Mosaic Christmas Concert, 7 p.m.-8:30 p.m. Hebron Lutheran Church, 3140 Limaburg Road, Worship Center. Sounds of Christmas with MOSAIC. Group of musicians from Belmont University. Free. 689-7590; Hebron.


The Prince and The Pauper, 7:30 p.m.-9:30 p.m. Notre Dame Academy, $10. Tickets required, available via email. 261-4300;; Park Hills.


College Preview Day, 9 a.m.noon, Thomas More College, 333 Thomas More Parkway, Administration Building. Information on how personalized attention, hands-on learning and inclusive faith community prepares you for your whole life. Free. Registration recommended. 344-3332; Crestview Hills.


Wedding University, 1 p.m.-4 p.m. Florentine Event Center, 8605 William Haines Drive, Wedding preparation packed with useful information to help plan. $25. Registration required. 442-7776. Florence. S U N D A Y, N O V. 2 2


Boone County Farmers Market, 9 a.m.-6 p.m. Boone County Farmers Market, 5866101. Burlington.


Dinsmore Homestead, 1 p.m.-5 p.m. Dinsmore Homestead, $5, $3 ages 60 and up, $2 ages 7-17, members and ages 6 and under free. 586-6117; Burlington.


Holiday Toy Trains are on Track, 1 p.m.-5 p.m. Behringer-Crawford Museum, $7, $6 seniors, $4 ages 3-17. 491-4003; Covington.


Sing We and Chant, 3 p.m. Cathedral Basilica of the Assumption, 1140 Madison Ave. Kentucky Symphony Orchestra. Music based on Gregorian chant. With Michael Chertock, pianist and KSO Chorale. $28, $23; $18 ages 60 and up, $10 students. Tickets required, available online. 431-6216; Covington.


The Cincinnati Entertainment Awards will take place at the Madison Theater in Covington, Sunday, Nov. 22 at 7 p.m. Voting for the awards was conducted online. The event, seen here at the Emery Theatre in 2008, benefits the Cincinnati USA Music Heritage Foundation. Tickets are $18, $15 advance. Tickets available online. Call 491-2444 or visit The Madison Theater is located at 730 Madison Ave. M O N D A Y, N O V. 2 3

EXERCISE CLASSES Yoga, 7 p.m.-8 p.m. Boone County Main Library, 1786 Burlington Pike, Bring mat. $25 monthly. Registration required. Presented by Boone County Public Library. 334 2117. Burlington. FARMERS MARKET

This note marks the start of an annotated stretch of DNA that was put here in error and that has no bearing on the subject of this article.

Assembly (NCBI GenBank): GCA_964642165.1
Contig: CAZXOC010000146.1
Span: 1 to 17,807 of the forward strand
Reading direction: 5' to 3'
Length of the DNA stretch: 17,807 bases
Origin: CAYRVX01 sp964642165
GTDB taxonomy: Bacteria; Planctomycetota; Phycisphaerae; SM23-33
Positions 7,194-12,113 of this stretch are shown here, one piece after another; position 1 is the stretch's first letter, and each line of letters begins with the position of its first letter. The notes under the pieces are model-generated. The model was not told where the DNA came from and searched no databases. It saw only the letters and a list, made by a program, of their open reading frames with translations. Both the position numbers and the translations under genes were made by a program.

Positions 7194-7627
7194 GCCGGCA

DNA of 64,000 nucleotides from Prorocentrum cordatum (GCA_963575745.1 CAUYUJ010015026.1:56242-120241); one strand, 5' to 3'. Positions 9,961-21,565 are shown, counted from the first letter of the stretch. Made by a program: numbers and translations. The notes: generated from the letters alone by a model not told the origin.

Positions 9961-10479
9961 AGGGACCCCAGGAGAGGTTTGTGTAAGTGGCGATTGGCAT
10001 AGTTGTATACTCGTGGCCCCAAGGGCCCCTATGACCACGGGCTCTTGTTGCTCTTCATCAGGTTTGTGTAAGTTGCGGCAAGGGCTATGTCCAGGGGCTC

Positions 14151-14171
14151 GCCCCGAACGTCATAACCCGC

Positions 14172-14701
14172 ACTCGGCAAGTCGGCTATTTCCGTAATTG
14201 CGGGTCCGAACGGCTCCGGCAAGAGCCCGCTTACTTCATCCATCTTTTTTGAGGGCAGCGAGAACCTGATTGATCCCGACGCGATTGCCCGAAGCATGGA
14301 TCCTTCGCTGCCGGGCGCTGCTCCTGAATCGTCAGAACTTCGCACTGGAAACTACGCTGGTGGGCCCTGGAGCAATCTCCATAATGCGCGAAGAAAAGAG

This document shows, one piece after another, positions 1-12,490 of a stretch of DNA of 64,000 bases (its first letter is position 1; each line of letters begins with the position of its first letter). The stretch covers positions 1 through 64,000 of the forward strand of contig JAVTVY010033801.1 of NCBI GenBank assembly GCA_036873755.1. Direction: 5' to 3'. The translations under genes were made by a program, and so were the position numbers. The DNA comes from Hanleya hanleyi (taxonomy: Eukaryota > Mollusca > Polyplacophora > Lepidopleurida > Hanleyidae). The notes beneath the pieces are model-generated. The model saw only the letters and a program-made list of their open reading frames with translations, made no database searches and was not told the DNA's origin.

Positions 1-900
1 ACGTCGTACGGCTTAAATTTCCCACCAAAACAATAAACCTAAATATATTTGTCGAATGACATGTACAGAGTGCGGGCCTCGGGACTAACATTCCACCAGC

Boone County Farmers Market, 9 a.m.-6 p.m. Boone County Farmers Market, 5866101. Burlington.


Mothers of Preschoolers Meeting, 9:15 a.m.-11:30 a.m. First Church of Christ, 6080 Camp Ernst Road, For mothers with children from infancy through kindergarten. Family friendly. $23.95 registration per year. Reservations required. Presented by Mothers of Preschoolers (MOPS). 620-9191; Burlington.


Wii for Adults, 1 p.m. Boone County Main Library, 1786 Burlington Pike, Escape to Wuhu Island where you can relax and have fun at Wii Sports Resort. Canoeing, archery and getting together with your Wii friends. Ages 18 and up. Presented by Boone County Public Library. 342-2665; Burlington. T U E S D A Y, N O V. 2 4


Craft Menagerie: Holiday Ornament, 6:30 p.m. Boone County Main Library, 1786 Burlington Pike, Decorate glass ornament using 3-D technique that makes ornament sparkle from inside out. $5 materials fee. Ages 12 and up. $5. 342-2665. Burlington.

CLUBS & ORGANIZATIONS Yu-gi-oh!, 5 p.m.-8 p.m. Comics2Games, 8470 U.S. 42, Free-style play. Prizes for top finishers. $6. 647-7568. Florence.


E-Mail Basics, 10 a.m. Boone County Main Library, 1786 Burlington Pike, Learn to set up free e-mail account, prevent viruses and pick up some e-mail etiquette tips. Free. Registration required. 342-2665. Burlington.

About calendar